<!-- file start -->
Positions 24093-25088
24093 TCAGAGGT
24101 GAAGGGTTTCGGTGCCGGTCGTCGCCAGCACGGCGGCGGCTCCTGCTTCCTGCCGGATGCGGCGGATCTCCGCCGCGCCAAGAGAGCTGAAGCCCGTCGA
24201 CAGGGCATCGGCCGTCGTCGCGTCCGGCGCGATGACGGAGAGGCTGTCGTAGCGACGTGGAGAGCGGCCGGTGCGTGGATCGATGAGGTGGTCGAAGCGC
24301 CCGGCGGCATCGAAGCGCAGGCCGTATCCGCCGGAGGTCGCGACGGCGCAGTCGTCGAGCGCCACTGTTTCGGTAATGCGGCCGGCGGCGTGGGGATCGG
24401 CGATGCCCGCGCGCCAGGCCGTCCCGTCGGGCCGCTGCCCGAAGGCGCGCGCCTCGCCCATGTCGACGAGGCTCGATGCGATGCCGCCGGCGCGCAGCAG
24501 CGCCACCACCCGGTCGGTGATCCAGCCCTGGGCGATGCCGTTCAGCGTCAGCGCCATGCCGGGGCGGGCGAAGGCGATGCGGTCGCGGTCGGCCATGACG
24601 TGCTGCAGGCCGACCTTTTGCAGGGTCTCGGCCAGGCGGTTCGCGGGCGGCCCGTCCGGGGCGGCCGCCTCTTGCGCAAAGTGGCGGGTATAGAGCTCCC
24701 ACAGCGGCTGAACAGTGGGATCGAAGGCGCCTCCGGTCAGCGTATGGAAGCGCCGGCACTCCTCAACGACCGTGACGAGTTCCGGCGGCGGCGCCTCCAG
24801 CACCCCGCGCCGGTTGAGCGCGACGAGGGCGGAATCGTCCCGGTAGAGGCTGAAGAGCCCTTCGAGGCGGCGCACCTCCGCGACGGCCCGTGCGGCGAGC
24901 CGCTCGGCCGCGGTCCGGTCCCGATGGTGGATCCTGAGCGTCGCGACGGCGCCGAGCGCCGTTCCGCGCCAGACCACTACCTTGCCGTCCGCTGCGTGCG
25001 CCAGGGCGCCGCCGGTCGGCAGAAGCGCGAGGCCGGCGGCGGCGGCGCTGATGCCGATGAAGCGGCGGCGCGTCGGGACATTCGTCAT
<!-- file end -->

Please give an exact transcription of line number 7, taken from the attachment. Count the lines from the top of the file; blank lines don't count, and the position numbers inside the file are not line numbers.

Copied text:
24501 CGCCACCACCCGGTCGGTGATCCAGCCCTGGGCGATGCCGTTCAGCGTCAGCGCCATGCCGGGGCGGGCGAAGGCGATGCGGTCGCGGTCGGCCATGACG